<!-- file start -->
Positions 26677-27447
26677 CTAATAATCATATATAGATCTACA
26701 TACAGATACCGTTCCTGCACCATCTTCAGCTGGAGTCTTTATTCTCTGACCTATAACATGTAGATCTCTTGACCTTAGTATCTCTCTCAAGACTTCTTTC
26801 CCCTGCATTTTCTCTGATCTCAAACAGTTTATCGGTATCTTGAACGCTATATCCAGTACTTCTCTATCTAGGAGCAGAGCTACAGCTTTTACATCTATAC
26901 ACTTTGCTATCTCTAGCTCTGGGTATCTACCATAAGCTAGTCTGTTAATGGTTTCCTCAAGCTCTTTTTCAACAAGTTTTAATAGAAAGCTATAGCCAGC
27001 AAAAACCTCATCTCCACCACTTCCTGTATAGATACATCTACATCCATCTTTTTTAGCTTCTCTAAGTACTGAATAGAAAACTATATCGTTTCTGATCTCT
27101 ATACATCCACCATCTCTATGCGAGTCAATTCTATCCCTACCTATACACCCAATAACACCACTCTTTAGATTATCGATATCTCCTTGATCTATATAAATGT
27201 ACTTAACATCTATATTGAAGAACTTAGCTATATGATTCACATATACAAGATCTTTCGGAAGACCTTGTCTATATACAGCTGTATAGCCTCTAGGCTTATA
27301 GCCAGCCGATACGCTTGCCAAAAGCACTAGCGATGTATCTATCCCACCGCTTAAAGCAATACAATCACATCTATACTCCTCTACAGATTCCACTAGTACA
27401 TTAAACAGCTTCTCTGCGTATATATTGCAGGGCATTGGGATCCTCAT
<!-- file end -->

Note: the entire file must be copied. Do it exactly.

Positions 26677-27447
26677 CTAATAATCATATATAGATCTACA
26701 TACAGATACCGTTCCTGCACCATCTTCAGCTGGAGTCTTTATTCTCTGACCTATAACATGTAGATCTCTTGACCTTAGTATCTCTCTCAAGACTTCTTTC
26801 CCCTGCATTTTCTCTGATCTCAAACAGTTTATCGGTATCTTGAACGCTATATCCAGTACTTCTCTATCTAGGAGCAGAGCTACAGCTTTTACATCTATAC
26901 ACTTTGCTATCTCTAGCTCTGGGTATCTACCATAAGCTAGTCTGTTAATGGTTTCCTCAAGCTCTTTTTCAACAAGTTTTAATAGAAAGCTATAGCCAGC
27001 AAAAACCTCATCTCCACCACTTCCTGTATAGATACATCTACATCCATCTTTTTTAGCTTCTCTAAGTACTGAATAGAAAACTATATCGTTTCTGATCTCT
27101 ATACATCCACCATCTCTATGCGAGTCAATTCTATCCCTACCTATACACCCAATAACACCACTCTTTAGATTATCGATATCTCCTTGATCTATATAAATGT
27201 ACTTAACATCTATATTGAAGAACTTAGCTATATGATTCACATATACAAGATCTTTCGGAAGACCTTGTCTATATACAGCTGTATAGCCTCTAGGCTTATA
27301 GCCAGCCGATACGCTTGCCAAAAGCACTAGCGATGTATCTATCCCACCGCTTAAAGCAATACAATCACATCTATACTCCTCTACAGATTCCACTAGTACA
27401 TTAAACAGCTTCTCTGCGTATATATTGCAGGGCATTGGGATCCTCAT